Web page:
While the economies of Yugoslavia's neighbors are expected to benefit from the fall of former President Slobodan Milosevic in the form of increased trade, international analysts say the countries' credit ratings won't see much improvement soon. RFE/RL's Ron Synovitz examines the reasons why.
Prague, 19 October 2000 (RFE/RL) -- Officials in the Balkans have complained for years that their economies -- and perceptions of their economies -- have been hurt by the international embargo against Yugoslavia. Since the Kosovo crisis, blocked navigation along the Danube River also has hampered trade for Yugoslavia's Balkan neighbors.
But analysts at international credit-rating agencies say the situation in Yugoslavia plays only a small part in economic assessments of the Balkan states. They say investors are more interested in the pace of internal reforms than on the external situation.
The situation has been especially critical for Romania and Bulgaria, two countries whose main transport routes to Western Europe pass through Serbia.
Nina Ramondeli is a vice president of Moody's Sovereign Ratings Group, which assesses countries' ability to make payments on their external debts. Ratings assigned by companies like Moody's and another large agency, Standard and Poors, are frequently used by banks and businessmen to assess the relative risk of investing in a country.
She says her company is not likely soon to issue a more positive assessment of Romania or Bulgaria only because of the changes in Belgrade. She tells RFE/RL that internal reforms in those countries are the real issue:
"We have spoken to investors that were very concerned about the implications of Yugoslavia and the instability in the region. But again, the rating of Romania does not stand alone on the situation in Yugoslavia."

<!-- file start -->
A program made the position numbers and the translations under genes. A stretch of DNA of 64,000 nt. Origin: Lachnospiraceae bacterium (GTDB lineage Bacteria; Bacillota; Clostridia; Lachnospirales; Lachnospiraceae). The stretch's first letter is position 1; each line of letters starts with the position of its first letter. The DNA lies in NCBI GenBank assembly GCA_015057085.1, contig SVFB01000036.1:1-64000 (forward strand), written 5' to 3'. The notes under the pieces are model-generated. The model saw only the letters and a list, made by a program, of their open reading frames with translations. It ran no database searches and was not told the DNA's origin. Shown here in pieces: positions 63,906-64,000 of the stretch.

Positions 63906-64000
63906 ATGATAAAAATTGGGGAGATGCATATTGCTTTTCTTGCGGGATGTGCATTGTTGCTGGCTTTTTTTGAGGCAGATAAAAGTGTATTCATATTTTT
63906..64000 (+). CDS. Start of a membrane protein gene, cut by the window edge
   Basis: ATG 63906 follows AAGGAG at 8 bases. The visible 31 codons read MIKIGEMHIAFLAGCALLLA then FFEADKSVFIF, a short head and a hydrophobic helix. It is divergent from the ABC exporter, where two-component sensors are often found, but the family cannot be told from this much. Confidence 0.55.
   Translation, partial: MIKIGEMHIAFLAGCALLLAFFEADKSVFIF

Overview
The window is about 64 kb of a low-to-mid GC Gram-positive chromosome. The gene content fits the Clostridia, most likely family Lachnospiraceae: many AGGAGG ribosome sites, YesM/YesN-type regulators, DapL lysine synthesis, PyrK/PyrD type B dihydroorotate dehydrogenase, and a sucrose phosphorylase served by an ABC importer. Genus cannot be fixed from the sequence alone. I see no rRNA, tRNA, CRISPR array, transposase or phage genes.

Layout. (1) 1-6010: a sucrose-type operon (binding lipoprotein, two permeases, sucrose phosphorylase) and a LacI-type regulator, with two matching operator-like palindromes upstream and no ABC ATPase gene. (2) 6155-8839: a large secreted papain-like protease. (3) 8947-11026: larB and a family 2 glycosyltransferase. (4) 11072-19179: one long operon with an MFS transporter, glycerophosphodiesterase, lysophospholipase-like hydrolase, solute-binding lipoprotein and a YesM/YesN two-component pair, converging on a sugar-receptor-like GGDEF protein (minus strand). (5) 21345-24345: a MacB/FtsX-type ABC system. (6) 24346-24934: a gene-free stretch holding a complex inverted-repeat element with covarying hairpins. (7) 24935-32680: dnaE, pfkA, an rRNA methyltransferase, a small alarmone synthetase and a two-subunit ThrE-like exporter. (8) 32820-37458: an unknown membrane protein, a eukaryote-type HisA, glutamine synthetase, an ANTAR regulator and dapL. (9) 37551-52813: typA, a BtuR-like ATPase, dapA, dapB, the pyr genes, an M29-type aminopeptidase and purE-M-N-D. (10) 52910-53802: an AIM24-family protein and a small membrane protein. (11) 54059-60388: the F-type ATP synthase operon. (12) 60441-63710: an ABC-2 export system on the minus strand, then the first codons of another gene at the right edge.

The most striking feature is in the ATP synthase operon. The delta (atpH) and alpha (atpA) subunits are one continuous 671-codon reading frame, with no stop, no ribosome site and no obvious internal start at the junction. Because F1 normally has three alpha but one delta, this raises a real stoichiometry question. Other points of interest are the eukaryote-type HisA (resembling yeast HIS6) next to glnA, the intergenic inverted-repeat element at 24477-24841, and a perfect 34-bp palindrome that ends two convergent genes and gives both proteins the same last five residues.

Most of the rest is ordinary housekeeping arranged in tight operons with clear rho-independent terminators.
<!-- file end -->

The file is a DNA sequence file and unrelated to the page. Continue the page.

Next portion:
The sentiment is similar at Standard and Poors. In their latest report on Romania, issued two months ago, the agency's analysts upgraded their long-term outlook for the country from a "negative" rating to a "stable" one. The report noted some progress on reforms.
But the agency is warning investors to be careful about putting money in Romania. It says the government has the capacity to pay off its long-term bonds for now, but adverse economic conditions could impair its ability to pay down debt in the future.
Standard and Poors also says upcoming parliamentary and presidential elections could disrupt the direction and pace of reforms. Ion Iliescu, from the leftist Party of Social Democracy, is leading opinion polls for the November 26 first round ballot for the presidency.
Helena Hessel, director of Standard and Poors' division on Central and Eastern Europe, tells RFE/RL the ratings for both Romania and Bulgaria would fall quickly if Socialists came to power because both countries have had bad experiences with such governments in the past:
"The history of Bulgaria has been that whenever Socialists were in power, nothing happened [on economic reforms]. [This is] similar to Romania's case. Only when a more market-oriented, right-to-the center type of government, or coalition government, has been in power -- both in Bulgaria and Romania -- were they able to pursue some kind of macroeconomic stabilization and structural reform."
Hessel says, however, that the presence of socialists or former communists in a government does not necessarily mean indecisive economic policies and paralysis. She points to Poland and Hungary as countries where left-leaning governments have pursued reform agendas with success:
"In other more advanced transition economies, governments of former communists -- say in Poland or Hungary -- did not necessarily mean that there is less reform."
Officials from both rating agencies say that while it's clear Milosevic's ouster will improve the economic situation in the region, it will be up to the individual governments to make the right decisions to encourage investment.
(George Stoytchev of the Bulgarian service contributed to this report)